CORNWALL – A quarter million dollar study of the city’s Brookdale Avenue traffic circle – shelved during the budget process – has been defeated in a city council meeting.
Coun. Elaine MacDonald resurrected the issue of conducting the $250,000 environmental assessment (EA) of the circle, which is mandated by the Ontario government if the city wants to make any changes to it.
She wanted the city go to the bank to fund the study.
“People tell me what we have now is good enough. And I just say, I don’t think it is good enough…this is actually an obsolete piece of engineering. This circle was designed to accommodate a bridge that isn’t there anymore.”
The city built the Benson Center on Seventh Street, yet it hasn’t addressed any way for pedestrians and cyclists to get safely across Brookdale Avenue to get to and from the arena, MacDonald said.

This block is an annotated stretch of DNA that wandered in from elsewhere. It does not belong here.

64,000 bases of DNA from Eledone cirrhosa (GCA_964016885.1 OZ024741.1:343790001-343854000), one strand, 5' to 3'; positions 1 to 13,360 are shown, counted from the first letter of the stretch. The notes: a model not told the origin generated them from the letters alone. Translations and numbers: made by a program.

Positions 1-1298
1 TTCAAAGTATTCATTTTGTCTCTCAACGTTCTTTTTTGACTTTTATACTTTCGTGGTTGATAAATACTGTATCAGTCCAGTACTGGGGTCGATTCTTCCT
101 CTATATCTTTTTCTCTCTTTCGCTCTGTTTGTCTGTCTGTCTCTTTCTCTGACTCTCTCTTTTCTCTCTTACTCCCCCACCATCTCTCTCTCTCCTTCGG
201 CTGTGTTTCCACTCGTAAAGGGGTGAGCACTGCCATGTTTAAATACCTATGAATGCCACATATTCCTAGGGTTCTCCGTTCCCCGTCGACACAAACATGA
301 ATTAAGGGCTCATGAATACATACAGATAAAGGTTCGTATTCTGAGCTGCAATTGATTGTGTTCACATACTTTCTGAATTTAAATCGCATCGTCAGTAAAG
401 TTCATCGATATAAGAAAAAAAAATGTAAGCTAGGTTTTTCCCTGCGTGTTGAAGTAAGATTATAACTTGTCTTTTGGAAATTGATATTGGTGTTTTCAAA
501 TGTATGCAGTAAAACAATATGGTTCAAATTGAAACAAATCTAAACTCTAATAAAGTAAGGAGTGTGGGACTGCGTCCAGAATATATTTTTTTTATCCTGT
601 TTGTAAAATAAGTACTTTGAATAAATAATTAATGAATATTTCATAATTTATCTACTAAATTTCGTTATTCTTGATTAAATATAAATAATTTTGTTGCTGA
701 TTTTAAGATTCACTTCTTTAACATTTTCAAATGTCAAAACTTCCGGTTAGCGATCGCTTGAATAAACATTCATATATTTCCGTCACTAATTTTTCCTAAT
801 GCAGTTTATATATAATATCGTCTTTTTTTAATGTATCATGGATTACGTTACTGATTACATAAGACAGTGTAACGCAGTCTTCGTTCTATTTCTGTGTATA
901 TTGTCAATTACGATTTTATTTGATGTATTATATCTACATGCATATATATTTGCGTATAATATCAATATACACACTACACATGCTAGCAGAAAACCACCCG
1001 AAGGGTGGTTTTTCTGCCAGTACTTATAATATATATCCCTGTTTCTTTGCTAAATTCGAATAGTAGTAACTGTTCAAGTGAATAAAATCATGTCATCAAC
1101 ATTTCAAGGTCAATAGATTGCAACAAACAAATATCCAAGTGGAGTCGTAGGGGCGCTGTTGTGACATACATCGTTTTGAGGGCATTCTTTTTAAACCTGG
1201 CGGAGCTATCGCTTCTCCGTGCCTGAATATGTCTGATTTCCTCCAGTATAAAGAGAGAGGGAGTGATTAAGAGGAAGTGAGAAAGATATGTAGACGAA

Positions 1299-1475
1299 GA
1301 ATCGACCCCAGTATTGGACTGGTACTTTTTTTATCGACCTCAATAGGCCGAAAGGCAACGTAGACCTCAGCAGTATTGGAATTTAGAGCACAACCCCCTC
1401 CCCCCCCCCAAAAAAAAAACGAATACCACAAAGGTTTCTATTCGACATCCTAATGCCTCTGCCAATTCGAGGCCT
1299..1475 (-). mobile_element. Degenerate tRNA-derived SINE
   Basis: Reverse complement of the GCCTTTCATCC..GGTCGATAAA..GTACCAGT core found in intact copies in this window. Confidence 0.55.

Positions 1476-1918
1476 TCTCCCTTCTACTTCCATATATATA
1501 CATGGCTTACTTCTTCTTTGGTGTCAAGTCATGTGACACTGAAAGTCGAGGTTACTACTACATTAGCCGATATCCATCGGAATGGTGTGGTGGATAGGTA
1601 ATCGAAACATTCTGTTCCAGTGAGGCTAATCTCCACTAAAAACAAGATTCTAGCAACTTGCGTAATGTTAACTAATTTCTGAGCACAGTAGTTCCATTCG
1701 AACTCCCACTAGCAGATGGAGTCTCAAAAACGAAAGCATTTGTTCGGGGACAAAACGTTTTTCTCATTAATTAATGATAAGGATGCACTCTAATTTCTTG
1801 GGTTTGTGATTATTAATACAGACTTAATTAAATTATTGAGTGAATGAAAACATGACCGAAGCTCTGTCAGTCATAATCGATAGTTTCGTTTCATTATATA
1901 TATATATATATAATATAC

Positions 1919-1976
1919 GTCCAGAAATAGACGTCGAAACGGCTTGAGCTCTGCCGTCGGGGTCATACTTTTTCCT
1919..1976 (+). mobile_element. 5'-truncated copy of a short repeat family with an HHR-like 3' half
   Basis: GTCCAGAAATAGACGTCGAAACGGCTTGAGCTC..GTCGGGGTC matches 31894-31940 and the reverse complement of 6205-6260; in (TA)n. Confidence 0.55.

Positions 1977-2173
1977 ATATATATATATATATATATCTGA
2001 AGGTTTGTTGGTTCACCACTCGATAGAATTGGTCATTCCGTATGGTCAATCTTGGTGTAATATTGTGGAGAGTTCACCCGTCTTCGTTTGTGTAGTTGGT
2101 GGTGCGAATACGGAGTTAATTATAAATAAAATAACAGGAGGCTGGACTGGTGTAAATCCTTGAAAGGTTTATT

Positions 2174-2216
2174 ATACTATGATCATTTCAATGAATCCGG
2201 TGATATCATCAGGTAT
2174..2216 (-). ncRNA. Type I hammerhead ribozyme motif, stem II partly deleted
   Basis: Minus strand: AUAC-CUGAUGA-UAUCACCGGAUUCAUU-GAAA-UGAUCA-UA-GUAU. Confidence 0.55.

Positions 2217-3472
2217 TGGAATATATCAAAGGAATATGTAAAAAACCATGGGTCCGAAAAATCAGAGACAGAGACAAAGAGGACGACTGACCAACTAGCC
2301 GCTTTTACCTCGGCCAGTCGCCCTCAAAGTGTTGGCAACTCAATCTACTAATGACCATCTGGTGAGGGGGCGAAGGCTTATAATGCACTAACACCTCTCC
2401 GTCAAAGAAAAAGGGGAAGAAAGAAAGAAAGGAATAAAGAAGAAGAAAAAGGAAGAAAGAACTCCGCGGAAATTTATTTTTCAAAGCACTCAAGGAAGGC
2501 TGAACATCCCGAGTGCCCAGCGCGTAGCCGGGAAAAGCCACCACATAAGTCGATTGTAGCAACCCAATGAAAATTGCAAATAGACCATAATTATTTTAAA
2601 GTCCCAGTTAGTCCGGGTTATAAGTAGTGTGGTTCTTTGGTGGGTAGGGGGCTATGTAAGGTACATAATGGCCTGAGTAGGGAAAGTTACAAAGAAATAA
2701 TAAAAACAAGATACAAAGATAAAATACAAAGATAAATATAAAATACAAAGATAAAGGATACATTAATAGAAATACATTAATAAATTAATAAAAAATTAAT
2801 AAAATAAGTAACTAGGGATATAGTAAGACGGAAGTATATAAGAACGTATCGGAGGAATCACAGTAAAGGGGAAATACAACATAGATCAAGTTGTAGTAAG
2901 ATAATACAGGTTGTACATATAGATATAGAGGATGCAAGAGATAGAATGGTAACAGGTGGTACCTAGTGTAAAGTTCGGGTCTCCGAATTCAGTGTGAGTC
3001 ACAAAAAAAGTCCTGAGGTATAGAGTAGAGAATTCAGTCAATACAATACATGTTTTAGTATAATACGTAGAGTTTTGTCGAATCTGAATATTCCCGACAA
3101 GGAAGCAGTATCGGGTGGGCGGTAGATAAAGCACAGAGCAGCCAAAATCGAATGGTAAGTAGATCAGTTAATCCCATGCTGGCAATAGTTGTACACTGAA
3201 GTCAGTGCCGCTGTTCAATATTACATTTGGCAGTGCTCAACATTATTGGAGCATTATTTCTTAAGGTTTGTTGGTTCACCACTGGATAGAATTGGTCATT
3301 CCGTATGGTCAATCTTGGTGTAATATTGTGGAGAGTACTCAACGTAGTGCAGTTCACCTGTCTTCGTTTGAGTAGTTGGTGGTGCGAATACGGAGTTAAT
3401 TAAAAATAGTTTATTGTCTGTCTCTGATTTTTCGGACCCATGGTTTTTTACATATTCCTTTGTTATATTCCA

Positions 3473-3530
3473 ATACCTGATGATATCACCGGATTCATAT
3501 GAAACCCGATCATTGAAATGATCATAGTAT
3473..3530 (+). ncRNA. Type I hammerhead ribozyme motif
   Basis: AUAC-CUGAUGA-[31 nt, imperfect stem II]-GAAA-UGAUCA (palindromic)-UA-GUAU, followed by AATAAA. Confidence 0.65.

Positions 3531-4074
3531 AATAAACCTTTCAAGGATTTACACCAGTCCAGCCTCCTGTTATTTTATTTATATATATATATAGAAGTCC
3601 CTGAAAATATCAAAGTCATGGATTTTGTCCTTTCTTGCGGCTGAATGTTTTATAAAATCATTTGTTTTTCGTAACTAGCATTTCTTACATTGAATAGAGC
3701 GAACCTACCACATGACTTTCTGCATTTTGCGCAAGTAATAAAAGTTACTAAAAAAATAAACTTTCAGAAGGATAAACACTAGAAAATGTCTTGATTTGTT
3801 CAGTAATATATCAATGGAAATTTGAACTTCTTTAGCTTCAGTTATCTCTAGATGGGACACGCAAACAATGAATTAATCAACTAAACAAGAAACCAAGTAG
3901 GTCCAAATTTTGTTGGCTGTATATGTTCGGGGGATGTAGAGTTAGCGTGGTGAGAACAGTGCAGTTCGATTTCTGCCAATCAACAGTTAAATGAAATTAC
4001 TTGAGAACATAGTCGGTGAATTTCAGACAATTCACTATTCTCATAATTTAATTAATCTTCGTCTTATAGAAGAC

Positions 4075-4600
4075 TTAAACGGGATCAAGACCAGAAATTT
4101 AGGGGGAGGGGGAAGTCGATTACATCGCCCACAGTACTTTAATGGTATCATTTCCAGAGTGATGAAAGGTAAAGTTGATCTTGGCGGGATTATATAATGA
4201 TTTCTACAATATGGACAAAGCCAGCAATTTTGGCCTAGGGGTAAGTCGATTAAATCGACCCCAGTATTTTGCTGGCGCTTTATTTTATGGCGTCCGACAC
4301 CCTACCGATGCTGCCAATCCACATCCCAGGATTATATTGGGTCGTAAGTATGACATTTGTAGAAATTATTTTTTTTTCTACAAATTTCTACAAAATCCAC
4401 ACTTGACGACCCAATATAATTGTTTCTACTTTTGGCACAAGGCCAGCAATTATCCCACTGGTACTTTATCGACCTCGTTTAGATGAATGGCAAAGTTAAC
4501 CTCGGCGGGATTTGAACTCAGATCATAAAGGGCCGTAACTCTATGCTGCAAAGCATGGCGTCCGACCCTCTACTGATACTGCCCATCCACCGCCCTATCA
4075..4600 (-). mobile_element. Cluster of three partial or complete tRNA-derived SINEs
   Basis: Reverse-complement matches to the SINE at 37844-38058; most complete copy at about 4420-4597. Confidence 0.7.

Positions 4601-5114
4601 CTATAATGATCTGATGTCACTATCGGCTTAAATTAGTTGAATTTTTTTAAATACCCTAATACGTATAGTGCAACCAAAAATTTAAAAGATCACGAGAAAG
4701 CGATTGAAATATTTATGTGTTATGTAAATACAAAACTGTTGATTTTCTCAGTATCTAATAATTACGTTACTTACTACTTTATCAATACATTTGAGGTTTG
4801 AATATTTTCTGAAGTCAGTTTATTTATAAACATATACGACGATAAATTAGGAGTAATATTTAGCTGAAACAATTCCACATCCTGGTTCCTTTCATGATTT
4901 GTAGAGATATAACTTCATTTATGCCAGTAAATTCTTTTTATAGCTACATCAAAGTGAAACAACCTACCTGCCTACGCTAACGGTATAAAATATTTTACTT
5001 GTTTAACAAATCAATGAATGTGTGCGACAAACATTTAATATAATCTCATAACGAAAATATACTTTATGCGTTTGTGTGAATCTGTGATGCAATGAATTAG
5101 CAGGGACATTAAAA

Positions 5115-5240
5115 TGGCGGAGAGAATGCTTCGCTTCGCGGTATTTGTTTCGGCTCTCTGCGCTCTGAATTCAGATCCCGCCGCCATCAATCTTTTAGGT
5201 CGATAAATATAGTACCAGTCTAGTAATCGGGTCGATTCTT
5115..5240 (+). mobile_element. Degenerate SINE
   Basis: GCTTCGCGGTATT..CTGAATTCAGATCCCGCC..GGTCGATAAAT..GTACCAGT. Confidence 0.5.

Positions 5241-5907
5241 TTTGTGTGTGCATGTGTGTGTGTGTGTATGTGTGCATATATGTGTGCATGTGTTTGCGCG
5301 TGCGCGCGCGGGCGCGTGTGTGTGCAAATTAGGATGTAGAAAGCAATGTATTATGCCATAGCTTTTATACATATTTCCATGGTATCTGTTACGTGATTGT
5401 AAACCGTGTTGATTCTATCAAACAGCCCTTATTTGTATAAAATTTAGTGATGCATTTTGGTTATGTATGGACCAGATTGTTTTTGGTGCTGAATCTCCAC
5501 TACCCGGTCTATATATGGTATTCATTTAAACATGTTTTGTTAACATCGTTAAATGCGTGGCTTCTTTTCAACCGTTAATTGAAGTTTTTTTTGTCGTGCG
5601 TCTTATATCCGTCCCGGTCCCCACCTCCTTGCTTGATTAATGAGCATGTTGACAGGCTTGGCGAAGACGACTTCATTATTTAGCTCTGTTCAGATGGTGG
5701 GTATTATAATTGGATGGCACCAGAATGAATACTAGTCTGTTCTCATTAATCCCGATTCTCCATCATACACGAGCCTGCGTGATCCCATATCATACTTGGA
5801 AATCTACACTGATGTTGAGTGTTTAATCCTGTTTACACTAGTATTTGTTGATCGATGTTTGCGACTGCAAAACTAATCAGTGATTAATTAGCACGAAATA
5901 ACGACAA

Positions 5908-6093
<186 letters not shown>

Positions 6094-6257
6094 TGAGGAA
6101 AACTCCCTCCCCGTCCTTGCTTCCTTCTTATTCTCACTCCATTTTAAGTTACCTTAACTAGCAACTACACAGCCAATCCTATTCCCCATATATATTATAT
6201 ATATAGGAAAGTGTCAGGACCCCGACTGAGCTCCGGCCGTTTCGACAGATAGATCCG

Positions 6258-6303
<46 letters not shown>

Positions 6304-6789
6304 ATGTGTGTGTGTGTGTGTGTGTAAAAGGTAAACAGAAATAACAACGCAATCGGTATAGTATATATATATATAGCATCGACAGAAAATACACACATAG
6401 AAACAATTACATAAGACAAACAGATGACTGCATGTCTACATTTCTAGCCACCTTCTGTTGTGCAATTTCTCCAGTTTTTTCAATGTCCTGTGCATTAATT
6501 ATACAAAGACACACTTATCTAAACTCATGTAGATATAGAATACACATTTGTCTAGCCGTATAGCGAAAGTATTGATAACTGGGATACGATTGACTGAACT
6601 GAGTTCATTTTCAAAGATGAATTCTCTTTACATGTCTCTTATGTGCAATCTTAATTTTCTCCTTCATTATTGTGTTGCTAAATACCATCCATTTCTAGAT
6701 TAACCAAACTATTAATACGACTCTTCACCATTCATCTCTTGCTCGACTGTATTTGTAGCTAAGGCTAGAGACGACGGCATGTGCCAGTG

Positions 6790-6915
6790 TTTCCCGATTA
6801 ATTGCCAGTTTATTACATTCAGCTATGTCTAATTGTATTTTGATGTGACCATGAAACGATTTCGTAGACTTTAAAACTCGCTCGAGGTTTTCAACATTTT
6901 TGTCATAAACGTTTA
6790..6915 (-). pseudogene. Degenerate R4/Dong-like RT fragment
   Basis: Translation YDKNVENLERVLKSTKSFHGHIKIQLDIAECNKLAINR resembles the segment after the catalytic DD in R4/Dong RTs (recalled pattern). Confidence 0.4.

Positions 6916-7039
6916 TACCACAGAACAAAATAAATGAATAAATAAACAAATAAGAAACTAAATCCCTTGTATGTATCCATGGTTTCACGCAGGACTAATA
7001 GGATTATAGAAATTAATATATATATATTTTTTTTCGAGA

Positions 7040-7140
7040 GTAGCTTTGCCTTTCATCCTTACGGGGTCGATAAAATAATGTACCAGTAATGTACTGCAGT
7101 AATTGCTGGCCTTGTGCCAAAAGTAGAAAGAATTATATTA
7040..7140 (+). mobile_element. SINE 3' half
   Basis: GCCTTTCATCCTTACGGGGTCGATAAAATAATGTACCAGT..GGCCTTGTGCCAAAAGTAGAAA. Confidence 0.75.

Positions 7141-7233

Having the study done would make any changes to the circle “shovel ready” – meaning it could qualify for Ontario Connecting Links funding, which could fund changes to the configuration of Brookdale Avenue up to 90 per cent. The idea is to change the traffic circle to a roundabout.
Coun. Claude McIntosh doesn’t buy MacDonald’s suggestions there’s a safety issue with the circle. After speaking with police, McIntosh says Ninth and Brookdale are where the seriously traffic accidents are happening.
Coun. David Murphy didn’t agree with the argument that having a traffic circle and a roundabout in the same city would confuse drivers. “If they’re that easily confused, then we should do away with one-way streets because that can be pretty confusing for somebody new to the city.”
Murphy says the road signs at the traffic circle are “the best it’s ever been.”
According to staff, there are only two traffic circles in Ontario – Cornwall and Hamilton.
The request was eventually defeated 8-3 during Monday night’s council meeting. Those supporting the traffic circle study were councillors Carilyne Hebert, Elaine MacDonald and Bernadette Clement.
Mayor Leslie O’Shaughnessy voted against it on a technicality – that the city doesn’t take loans for projects under $2.5 million. Though he didn’t rule out exploring it in the future if the city paid for it instead of taking a loan.